Gravemarker Preservation at Kalaupapa National Historical Park
From January to March of this year, Emily Harte, Exhibits Specialist with the Historic Preservation Training Center, joined forces with Kalaupapa NHP Exhibits Specialist Richard Miller to perform extensive preservation work on seven severely deteriorated historic tombs located in the Kalawao area of the Park.
Kalaupapa is the site of the century long program of exile and imprisonment of victims of Hansen’s disease (leprosy) which began in 1865. Kalawao was the location of the first settlement of exiled people, and was the home of Saint Damien, who has been recognized for his work with the patients.
Approximately eight thousand people were sent to Kalaupapa during the time of exile. Thousands were buried in unmarked mass graves, and the 1946 tsunami removed many wooden and lightweight masonry gravemarkers. Twelve hundred historic gravemarkers exist in the Park. This project is part of continuous program of gravemarker recording, assessment, and preservation begun in the Park in 2003. “Cemeteries and gravemarkers are a significant and unique historic property type worthy of its own dedicated management program, as are the Archaeology, Ethnography, and Museum Collections programs. The gravemarkers contribute to the NHL and the cultural landscape and are a tangible feature to the landscape which illustrates the vast number of people sent to the peninsula during the period of banishment. It is the kuleana (responsibility) of the NPS in Kalaupapa to provide a well-maintained community- we view this preservation work as one of the components in meeting that responsibility.” Erika Stein, Cultural Resources Program Manager
The tombs which received treatment are constructed of lava rock set in lime based mortar. Most are coated with lime based render, and some were lime washed as well. Each of the tombs had suffered partial collapse.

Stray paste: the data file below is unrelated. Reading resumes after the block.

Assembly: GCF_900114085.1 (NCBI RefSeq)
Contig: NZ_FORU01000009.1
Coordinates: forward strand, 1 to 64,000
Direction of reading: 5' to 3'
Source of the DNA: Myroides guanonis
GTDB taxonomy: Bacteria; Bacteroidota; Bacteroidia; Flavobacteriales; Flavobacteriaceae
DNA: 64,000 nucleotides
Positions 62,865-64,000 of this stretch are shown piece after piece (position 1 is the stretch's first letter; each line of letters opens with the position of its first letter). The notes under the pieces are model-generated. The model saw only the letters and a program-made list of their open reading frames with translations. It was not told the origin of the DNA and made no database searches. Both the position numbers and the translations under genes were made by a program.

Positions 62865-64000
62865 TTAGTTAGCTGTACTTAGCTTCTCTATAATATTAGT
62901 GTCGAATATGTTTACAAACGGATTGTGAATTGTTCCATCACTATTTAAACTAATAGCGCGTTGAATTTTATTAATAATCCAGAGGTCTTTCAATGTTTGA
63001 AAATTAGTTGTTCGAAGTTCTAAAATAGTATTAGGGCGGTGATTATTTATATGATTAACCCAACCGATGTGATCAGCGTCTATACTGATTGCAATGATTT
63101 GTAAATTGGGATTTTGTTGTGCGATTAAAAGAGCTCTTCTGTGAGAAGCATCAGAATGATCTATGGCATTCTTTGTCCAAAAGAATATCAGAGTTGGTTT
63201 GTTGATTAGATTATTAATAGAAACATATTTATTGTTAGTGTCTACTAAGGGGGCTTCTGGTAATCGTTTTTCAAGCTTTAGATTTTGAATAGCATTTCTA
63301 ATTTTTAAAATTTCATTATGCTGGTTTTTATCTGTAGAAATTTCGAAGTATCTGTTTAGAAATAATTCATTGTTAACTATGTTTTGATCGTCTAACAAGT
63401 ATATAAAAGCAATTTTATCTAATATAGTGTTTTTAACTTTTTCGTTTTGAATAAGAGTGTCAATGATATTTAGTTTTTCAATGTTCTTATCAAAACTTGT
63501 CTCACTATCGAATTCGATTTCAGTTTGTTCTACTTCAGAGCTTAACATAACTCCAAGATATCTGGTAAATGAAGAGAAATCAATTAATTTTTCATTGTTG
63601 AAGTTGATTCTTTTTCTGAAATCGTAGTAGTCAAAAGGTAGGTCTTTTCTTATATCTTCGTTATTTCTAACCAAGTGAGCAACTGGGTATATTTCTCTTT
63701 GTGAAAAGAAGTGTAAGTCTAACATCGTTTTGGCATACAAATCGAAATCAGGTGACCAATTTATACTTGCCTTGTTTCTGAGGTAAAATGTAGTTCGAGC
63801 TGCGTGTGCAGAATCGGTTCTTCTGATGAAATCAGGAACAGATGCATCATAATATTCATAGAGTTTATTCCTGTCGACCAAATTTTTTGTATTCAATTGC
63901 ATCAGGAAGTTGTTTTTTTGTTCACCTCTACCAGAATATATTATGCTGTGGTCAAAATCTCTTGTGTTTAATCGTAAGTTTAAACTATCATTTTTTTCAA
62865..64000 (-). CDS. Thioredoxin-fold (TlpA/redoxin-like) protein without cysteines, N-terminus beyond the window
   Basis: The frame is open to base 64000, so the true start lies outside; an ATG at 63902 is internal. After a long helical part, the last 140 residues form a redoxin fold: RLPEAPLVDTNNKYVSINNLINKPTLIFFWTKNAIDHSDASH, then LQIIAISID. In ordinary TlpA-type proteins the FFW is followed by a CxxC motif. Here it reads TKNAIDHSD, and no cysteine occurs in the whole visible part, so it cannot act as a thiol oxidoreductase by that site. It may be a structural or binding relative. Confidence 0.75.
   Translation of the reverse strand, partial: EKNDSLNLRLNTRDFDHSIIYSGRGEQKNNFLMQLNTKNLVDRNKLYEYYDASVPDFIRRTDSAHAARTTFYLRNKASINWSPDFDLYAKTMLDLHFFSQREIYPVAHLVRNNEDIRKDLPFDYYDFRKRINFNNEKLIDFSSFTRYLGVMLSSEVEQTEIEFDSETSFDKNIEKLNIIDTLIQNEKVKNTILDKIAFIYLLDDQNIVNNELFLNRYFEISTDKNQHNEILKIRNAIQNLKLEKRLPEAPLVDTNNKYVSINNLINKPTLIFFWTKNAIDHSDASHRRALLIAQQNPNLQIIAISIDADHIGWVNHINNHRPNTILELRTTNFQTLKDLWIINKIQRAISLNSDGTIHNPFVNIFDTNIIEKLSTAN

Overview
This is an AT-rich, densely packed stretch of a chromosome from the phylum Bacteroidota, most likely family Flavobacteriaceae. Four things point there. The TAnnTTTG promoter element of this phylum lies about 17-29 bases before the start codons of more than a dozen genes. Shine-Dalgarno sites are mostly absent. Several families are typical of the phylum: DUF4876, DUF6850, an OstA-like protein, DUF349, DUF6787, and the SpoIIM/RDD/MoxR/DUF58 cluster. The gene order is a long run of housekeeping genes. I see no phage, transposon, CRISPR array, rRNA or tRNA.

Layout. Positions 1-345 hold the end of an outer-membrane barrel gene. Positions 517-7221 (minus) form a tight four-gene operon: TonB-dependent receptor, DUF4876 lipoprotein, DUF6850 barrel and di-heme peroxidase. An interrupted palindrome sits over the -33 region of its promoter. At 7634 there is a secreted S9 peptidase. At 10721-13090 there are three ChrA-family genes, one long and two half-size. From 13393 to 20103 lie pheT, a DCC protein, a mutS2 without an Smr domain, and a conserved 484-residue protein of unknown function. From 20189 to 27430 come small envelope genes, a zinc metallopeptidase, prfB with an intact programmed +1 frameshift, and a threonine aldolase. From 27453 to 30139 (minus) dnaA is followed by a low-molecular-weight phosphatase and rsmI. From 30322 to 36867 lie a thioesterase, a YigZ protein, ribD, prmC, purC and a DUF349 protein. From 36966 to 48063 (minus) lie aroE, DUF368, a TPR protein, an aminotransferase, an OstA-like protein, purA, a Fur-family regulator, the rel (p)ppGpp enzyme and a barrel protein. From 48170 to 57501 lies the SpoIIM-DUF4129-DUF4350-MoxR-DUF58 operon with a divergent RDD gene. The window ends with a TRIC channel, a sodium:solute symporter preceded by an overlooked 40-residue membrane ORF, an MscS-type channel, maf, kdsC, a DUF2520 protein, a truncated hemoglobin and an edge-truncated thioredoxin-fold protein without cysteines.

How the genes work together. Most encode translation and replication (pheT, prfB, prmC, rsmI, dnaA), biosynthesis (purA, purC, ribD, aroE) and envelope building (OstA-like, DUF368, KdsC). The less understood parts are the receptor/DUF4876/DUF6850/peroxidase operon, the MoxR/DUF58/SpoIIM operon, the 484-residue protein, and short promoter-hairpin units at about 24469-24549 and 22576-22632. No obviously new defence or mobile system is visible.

Preservation treatment involved careful disassembly of collapsed and unstable fabric, followed by repair with mortars matching the original materials. Both Emily and Richard have considerable experience using historic lime based mortars; each has received training through the National Park Service’s Historic Preservation Training Center, and the Scottish Lime Center Charlestown Workshops, and each has worked around the United States on historic structures using lime based mortars.
The project was opened with Hawaiian protocol performed on site by Kalaupapa NHP Ethnographer Kaohulani McGuire. Every work day was begun with personal reflection by Emily and Richard to make pono (spiritually correct) the sensitive work to be undertaken that day, and, similarly, each day was closed with the eating of a pinch of Kalaupapa sea salt to symbolize the purity of the intent of the work, and to provide protection for all involved in the project.
“From the moment the opening ceremony was performed by Kaohulani, I realized this was going to be an esoteric experience. The responsibility for ensuring the reverence due the gravemarkers and tombs and the labor of preserving them help tell the compelling story of Kalaupapa to the world. This leaves me with an unparalleled lasting memory: one of a sense of duty to the people who lost their lives and another to the children of the future.” –Emily Harte
“Kalaupapa symbolizes the triumph of the human spirit over extreme hardship. It is an honor to help to bring dignity back to these tombs, the final resting places of people who were separated from their homes and loved ones, their choices taken from them, first by the disease, and then by their government. I know it makes the living patients happy to see the care the Park Service extends to gravemarker preservation, and it is a source of personal pride to be part of that effort.” -Richard Miller
Written by Richard Miller, Exhibits Specialist, Kalaupapa NHP